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Title ImagePublic Abstract


DE-SC0010537: Fusion Pilot Plant and ITER Scenarios and Control

Award Status: Active
  • Institution: Lehigh University, Bethlehem, PA
  • DUNS: 808264444
  • Most Recent Award Date: 01/31/2023
  • Number of Support Periods: 10
  • PM: Lanctot, Matthew
  • Current Budget Period: 08/15/2022 - 08/14/2023
  • Current Project Period: 08/15/2022 - 08/14/2025
  • PI: Schuster-Rosa, Eugenio
  • Supplement Budget Period: N/A

Public Abstract


Andrea Garofalo, General Atomics (GA), Lead Principal Investigator (PI)

Xueqiao Xu, Lawrence Livermore National Laboratory, Collaborating Institution PI

Eugenio Schuster, Lehigh University, Collaborating Institution PI

Paul Bonoli, Massachusetts Institute of Technology, Collaborating Institution PI

Zhen Sun, Princeton Plasma Physics Laboratory, Collaborating Institution PI

David Brower, University of California Los Angeles, Collaborating Institution PI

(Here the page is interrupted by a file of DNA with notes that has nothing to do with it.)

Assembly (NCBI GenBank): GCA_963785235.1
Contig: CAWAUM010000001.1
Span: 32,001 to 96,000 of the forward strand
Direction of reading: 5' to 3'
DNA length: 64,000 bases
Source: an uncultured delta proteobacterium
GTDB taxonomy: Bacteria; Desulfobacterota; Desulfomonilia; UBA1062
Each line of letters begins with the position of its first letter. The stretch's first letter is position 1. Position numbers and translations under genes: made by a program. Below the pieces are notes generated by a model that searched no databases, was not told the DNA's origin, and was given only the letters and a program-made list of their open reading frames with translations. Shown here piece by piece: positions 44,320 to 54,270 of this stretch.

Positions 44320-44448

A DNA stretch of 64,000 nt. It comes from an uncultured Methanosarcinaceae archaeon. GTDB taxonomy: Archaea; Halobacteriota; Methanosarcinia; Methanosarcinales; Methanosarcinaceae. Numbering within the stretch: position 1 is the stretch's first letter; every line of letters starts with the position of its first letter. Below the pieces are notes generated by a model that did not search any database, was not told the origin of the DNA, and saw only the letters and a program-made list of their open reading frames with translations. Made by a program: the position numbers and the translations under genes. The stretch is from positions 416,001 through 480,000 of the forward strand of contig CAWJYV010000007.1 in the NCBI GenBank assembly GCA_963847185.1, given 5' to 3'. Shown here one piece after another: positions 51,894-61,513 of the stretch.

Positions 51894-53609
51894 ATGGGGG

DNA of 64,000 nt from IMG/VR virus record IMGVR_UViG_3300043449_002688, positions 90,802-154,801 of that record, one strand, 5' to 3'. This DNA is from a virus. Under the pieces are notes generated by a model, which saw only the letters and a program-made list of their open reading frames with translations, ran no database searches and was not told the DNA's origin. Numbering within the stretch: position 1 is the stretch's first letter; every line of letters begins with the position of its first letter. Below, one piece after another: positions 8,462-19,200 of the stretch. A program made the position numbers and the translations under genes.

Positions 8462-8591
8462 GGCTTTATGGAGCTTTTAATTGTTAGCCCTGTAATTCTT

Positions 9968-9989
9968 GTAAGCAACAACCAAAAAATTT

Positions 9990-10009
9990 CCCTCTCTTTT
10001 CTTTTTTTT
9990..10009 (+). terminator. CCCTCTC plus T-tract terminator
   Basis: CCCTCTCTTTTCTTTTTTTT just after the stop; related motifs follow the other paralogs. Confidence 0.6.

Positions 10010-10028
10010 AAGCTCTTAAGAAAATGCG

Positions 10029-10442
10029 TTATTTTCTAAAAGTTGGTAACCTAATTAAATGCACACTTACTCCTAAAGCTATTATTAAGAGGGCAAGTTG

The principal goals of this renewal project are to adapt high performance operating scenarios from DIII-D to the EAST (Hefei, China) superconducting tokamak, to develop the control knowledge and solutions to enable this adaptation, and to pioneer reactor-specific scenario and control solutions. Specific research objectives include the development of physics and control solutions necessary for demonstrating disruption-free long-pulse plasmas at high physics performance sustained simultaneously with the capability of handling the plasma exhaust and plasma-wall interactions using reactor-relevant materials surrounding the plasma. This was recently highlighted as a key strategic goal by both the 2020 FESAC Long Range Plan and the 2019-2020 APS-DPP Community Planning Process report. The proposed research will exploit the readiness and uniqueness of EAST to help secure a central U.S. role in ITER, while de facto retiring risks in fusion pilot plant (FPP) designs. The project will work synergistically with U.S. domestic research at DIII-D and beyond, helping to maximize its impact on worldwide fusion efforts, and will help to accelerate the EAST program. This project will be executed by a focused and integrated team of six U.S. institutions, including GA (lead institution), LLNL, Lehigh, MIT, PPPL, and UCLA. This project renewal will continue the previous collaborations (from 2013 to 2022) with EAST, implementing knowledge gained on DIII-D and making use of achievements from the previous efforts at EAST and KSTAR, including powerful remote operation resources that have enabled both high impact and productivity of the US effort even with the limitations for on-site presence imposed by the COVID-19 pandemic. Planned evolution in EAST resources will be taken into account, including advancements in diagnostics, and available heating and current drive (H&CD) powers (in all three frequency regimes). The project will extend high performance scenarios to long pulse with three interrelated tasks: 1. Prediction and Demonstration of High Performance Steady-State Scenarios, 2. Control for Disruption-free Scenario Realization and Robust Sustainment, 3. Power Handling and Core-Edge Integration. As was done in those grant years, a high level of integration among research tasks will be employed to maximize project effectiveness. Scenarios developed both experimentally on DIII-D and in simulation will be adapted and implemented on EAST long pulse experiments (Task 1) with the goal of developing the physics basis of fully non-inductive steady-state high performance operating scenarios in ITER and FPPs. New control algorithms and architectures required for the robust realization and sustainment of long-pulse advanced scenarios understanding and experimentally demonstrated solutions (Task 2) will be developed and implemented. Development and validation of plasma edge and advanced divertor solutions and related predictive capabilities (Task 3) will enable to integrate divertor heat and particle handling with core performance requirements for the long pulse plasma scenarios.  


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